On Tuesday, after hearing testimony on a proposed education funding formula that was drafted without the input of education stakeholders and was opposed by Kansas PTA and Game On for Kansas Schools, in the last five minutes of the meeting, with no announcement, and without any note on the agenda indicating it would be discussed, a HB 2199, a bill requiring parents to opt their children in to sex education was brought up for a vote. The procedural term for requiring a vote immediately, ending whatever debate or testimony is occurring (in this instance, none, as no one had forewarning), is called “Calling the Question.” Rep. Macheers called the question, and before debate had begun, the bill was voted on and passed out of committee. Prior to this bill’s passage, parents were allowed to opt their children out. Opt out provisions allow parents to request that their children be provided an alternate lesson, while permitting the rest of the class to get necessary and vital information regarding their health and development. Opting in frequently means that children who most need information, who have parents ill equipped to give them the knowledge, or too busy or perhaps unaware, will now be left out of the lesson, as it is unlikely that these parents will provide the necessary permission for their child to be included in the discussion.
Wednesday, however, was worse. The committee’s agenda provided that the committee would be hearing information on the history of education in Kansas. Instead, committee members were provided with vehement opposition to curriculum in Kansas. In the end, the committee voted to ban “common core” (in Kansas the college and career readiness curriculum). They “gutted and go’ed” a bill from last year, and inserted a ban on anything aligned in anyway with the common core. Unfortunately, AP classes, IB classes, the SAT, the ACT, are all aligned with common core. If this bill were to pass and become law, it would be illegal to teach such things. I believe, and I hope, that this bill will not pass the house floor. However, this session has been so frantic and fast paced, it is not possible for me to say with any certainty exactly how the majority of my fellow representatives will vote.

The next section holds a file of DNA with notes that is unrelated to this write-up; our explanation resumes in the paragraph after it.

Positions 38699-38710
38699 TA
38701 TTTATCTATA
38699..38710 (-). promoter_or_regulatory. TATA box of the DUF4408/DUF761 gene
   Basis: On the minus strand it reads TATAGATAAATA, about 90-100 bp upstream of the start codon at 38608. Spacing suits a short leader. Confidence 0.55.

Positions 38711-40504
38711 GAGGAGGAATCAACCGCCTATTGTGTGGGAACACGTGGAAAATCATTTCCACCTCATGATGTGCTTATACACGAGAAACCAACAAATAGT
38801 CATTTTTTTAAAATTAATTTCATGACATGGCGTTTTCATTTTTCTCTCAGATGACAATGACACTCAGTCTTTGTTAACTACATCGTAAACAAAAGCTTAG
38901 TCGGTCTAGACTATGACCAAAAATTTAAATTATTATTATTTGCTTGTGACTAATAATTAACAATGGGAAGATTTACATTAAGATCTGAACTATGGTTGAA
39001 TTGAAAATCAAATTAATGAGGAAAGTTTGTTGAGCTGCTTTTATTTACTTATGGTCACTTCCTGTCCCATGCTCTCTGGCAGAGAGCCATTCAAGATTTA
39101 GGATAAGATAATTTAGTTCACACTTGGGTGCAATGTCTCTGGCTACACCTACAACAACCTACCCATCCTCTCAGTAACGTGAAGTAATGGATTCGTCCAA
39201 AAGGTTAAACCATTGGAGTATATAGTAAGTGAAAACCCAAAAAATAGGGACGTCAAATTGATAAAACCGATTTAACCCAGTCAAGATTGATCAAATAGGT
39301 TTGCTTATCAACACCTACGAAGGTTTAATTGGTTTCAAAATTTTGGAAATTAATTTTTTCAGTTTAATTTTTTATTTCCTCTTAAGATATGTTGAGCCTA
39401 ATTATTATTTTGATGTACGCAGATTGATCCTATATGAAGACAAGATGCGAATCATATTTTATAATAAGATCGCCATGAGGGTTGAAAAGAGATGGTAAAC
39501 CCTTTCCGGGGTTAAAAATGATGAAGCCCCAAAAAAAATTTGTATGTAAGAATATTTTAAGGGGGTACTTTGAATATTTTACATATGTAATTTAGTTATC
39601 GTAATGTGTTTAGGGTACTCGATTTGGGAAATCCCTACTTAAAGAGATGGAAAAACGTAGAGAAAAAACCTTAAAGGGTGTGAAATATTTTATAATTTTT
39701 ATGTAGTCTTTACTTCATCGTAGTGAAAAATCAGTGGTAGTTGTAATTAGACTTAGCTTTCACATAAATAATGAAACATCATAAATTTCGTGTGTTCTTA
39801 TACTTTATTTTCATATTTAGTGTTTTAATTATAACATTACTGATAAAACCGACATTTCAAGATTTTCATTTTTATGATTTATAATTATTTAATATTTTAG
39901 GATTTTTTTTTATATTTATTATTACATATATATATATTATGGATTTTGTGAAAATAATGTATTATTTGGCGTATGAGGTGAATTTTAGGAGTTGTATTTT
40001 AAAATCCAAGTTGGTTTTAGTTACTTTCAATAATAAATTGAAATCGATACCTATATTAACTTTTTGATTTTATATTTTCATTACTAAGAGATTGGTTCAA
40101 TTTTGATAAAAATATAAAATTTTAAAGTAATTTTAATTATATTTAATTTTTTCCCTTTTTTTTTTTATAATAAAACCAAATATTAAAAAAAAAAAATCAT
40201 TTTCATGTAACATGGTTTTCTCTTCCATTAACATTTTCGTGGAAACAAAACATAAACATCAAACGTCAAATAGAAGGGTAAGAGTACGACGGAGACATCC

Had the agenda accurately reflected the planned testimony, opponents of such a drastic bill would have had adequate time to prepare opposition to the bill. But it did not, and education advocates were caught unaware.
Finally, today, Thursday, the committee heard testimony on HB 2531 stripping due process rights of community college professors. 38 out of the 40 emails I received on the bill were in opposition to it. Lee Cross, a JCCC trustee, has said that the trustees received no communication on the bill, and that he did not support it. Six of us opposed the bill, but due to the overwhelming numbers of conservatives on the committee (now that the moderates have been removed), it passed.
Because almost every communication committee members receive from Kansans on these bills indicate that they do not support the policies that the conservative Republican members on the committee support. Be it email or voice mail messages, Kansans are reaching out to ask that the committee not pass this legislation. Kansans support their children having access to AP and IB classes, as well as classes that provide the requisite information for the ACT and SAT. Kansans support their children being taught an accurate history of the civil rights movement. Kansans support children receiving necessary information on their growth and development. Kansans support college professors’ rights to be terminated with cause and not for arbitrary reasons (perhaps such as disagreeing with the legislature?).
Our hope now must be pinned on the votes by the house as a whole. Contact your legislators. Your voice deserves to be heard. And come this next election, it is my fervent hope that they will rue the day they ignored the will of the people of our state.
Thank you for the opportunity to serve the 24th District. I can be reached at firstname.lastname@example.org and on Facebook.